Scholarly and popular critics alike often refer to “new media” in a way that is both objectively vague yet critically sanguine. In other words, it appears to have become acceptable to group an incredibly diverse set of technological and mediated phenomena under the monolith of “new media” while maintaining a kind of stubborn conviction that they all work in the same way. It’s reminiscent of a kind of Associate Justice Potter Stewart logic: we know it when we see it.
Despite both the various productive efforts to actually historicize the concept of new media (for instance, Lev Manovich’s 2001 book The Language of New Media) and the contrasting reductive tendencies of more off-the-cuff negative reactions to “new media” (I’m thinking of anything from Andrew Keen’s The Cult of the Amateur to dinner table conversations with my Boomer dad), the often shrilly polarized discussion about the so-called effects of new media points to at least one underlying assumption about our contemporary media environment: “new media” refers as much to an accompanying ethos or mode of practice as it does to actual technology.
I’ll admit right off the bat to possessing a probably sub par understanding of the ongoing seismic shift in the global technological landscape. The promises or perils of the technology itself are not really the predicates of my inquiry into “new media” here. Rather, I’m entering the fray with an interest in the social and cultural investments in these “new” platforms for communication. How do they intersect with preexisting preoccupations about the distinction between public and private space, the construction of identity, the negotiation of work vs. leisure, and the ideological underpinnings of larger concepts such as surveillance and interactivity?
The Cult of the Amateur: How blogs, MySpace, YouTube, and the rest of today’s user-generated media are destroying our economy, our culture, and our values
(Broadway; US: Aug 2008)
Many such efforts to confront the socio-cultural corollaries of new media concentrate on the underlying modality of the therapeutic. Whether discussing televised talk shows or web 2.0 social platforms, the contemporary media environment is increasingly identified by its therapeutic function in at least two registers. Not only is there the more standard idea of “therapy” as interaction between social actors that produces some kind of resolution to personal problems, there is the notion of the public disclosure of private feelings as therapeutic in itself. As a professor of mine once opined, it is the shift from Rockwell’s paranoid “I always feel like somebody’s watching me” to the insistence that someone need be watching to validate private feelings.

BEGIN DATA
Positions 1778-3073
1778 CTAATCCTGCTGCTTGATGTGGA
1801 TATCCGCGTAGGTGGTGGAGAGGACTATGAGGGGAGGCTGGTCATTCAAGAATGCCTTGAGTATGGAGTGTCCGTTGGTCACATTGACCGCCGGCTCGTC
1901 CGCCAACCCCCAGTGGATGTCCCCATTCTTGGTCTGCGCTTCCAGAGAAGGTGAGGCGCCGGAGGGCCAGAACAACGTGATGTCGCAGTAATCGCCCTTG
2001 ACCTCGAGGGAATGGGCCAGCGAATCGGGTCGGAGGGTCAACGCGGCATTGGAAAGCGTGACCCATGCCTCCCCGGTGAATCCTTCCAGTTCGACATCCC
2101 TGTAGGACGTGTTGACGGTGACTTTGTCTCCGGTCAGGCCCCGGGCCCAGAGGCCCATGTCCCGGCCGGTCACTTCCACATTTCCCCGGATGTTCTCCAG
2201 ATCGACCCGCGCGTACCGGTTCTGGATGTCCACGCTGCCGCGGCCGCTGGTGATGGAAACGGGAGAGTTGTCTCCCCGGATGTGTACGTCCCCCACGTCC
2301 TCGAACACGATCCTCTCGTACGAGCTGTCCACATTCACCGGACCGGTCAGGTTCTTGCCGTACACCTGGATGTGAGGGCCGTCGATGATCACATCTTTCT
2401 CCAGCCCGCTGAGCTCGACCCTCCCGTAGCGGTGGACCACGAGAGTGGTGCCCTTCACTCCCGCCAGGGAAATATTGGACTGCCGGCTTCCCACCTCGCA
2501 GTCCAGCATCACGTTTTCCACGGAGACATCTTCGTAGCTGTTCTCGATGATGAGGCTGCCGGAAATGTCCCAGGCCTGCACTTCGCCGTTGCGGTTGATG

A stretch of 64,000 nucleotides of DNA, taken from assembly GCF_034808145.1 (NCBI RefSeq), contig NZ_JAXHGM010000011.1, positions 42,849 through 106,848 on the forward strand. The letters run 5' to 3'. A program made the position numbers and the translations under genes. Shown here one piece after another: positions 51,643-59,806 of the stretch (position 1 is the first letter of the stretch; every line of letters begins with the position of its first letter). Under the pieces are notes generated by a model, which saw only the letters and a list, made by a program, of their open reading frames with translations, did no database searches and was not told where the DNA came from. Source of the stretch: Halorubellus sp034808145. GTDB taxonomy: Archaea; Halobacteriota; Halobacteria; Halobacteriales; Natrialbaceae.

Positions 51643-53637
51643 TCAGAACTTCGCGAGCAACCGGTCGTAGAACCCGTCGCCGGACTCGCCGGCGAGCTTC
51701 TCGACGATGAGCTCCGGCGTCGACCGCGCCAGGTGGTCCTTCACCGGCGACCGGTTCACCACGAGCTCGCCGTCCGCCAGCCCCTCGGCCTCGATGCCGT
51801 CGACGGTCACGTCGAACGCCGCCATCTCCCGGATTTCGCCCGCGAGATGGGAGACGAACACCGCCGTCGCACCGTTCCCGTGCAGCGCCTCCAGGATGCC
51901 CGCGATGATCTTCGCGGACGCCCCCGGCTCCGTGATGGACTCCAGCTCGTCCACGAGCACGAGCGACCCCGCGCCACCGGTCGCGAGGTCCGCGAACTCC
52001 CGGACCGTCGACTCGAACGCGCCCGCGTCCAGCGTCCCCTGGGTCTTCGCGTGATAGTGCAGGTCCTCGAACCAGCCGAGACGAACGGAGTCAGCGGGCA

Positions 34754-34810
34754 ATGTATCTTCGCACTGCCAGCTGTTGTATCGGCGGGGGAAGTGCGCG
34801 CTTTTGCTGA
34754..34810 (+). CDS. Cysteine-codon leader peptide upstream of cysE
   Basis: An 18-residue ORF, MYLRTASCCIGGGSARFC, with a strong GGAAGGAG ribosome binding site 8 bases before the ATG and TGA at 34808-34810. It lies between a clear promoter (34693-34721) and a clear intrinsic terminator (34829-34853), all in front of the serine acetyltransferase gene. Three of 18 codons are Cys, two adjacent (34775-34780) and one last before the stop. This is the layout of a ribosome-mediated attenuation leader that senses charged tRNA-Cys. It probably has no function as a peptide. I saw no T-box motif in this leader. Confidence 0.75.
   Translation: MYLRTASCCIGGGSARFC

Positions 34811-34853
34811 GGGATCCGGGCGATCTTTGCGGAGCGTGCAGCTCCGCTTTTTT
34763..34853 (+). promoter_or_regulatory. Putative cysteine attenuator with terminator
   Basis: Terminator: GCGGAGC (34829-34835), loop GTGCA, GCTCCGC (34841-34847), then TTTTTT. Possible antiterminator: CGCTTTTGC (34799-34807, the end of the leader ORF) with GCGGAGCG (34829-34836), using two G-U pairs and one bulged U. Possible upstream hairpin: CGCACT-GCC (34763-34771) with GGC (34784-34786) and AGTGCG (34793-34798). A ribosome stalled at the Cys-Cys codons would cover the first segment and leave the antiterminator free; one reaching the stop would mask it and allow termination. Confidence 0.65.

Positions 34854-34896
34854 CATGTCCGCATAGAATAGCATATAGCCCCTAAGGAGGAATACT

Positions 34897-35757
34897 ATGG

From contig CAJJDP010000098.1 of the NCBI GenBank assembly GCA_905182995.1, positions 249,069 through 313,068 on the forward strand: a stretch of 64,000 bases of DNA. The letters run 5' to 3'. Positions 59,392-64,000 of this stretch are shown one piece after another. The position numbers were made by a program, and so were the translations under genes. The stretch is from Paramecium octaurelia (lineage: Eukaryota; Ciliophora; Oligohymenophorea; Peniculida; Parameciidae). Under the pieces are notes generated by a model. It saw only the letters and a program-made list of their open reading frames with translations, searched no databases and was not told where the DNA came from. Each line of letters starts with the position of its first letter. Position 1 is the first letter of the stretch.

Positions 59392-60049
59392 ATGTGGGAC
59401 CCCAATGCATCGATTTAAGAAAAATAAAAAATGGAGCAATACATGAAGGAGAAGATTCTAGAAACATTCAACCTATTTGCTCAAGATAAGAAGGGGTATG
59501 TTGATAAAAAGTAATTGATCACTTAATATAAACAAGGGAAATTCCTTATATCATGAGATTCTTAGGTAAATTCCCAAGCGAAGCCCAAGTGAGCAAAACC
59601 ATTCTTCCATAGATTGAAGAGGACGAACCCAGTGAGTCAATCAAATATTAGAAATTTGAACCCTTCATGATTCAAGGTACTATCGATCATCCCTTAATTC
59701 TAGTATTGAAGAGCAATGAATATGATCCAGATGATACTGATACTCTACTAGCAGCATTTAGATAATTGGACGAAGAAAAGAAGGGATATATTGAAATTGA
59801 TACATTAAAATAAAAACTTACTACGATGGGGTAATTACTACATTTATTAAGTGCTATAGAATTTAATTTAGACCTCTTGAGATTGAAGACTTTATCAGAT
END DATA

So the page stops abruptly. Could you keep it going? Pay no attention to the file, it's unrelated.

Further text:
As media scholar Mimi White has discussed in her 1992 book Tele-Advising, “the therapeutic ethos proposes itself as a response to the loss of logic, coherence, stability, and order.” In conversation with this perspective, Keith Beattie has correspondingly posited that in contemporary media culture, “private reflections, gossip, and confession replace public and ‘official’ knowledge as credible and authoritative interpretations of reality.”
The thrust of these arguments, therefore, is that the therapeutic discourse which saturates the new media environment is defensive, a (paradoxically) publicly enacted guarantor of private feelings that circumvents the family dinner table or the clinic and proceeds in the realm of unregulated mediated exchange. It is only a short conceptual jump from this ethos to the larger privatization of public life and valorization of free-market exchange that are the hallmarks of neoliberal ideology.
Still, though, therapy is a term that I for one am most likely to associate with problems. It may be therapeutic in this manner to participate vicariously in Oprah Winfrey’s public exorcisms of someone’s private emotional deadlock, sure, but what about all of the personally generated new media content that documents stuff that is ostensibly fun? Further, what about the content that may even seem affectively neutral, like taking a photograph of yourself every day for a year and displaying it on the web?
There are obviously many different types of blogs, but one variety seems particularly illuminative to me regarding these ostensible cracks in the new mediated enactment of commonsense notions of therapeutic discourse: those in which the blogger documents some ordinarily enjoyable leisure activity by reformulating it as a challenge. We can turn to a closer examination of what I see as two case examples of this strain of user-generated web content in order to probe the significance of this otherwise perhaps unassuming formulation of new media therapeutics.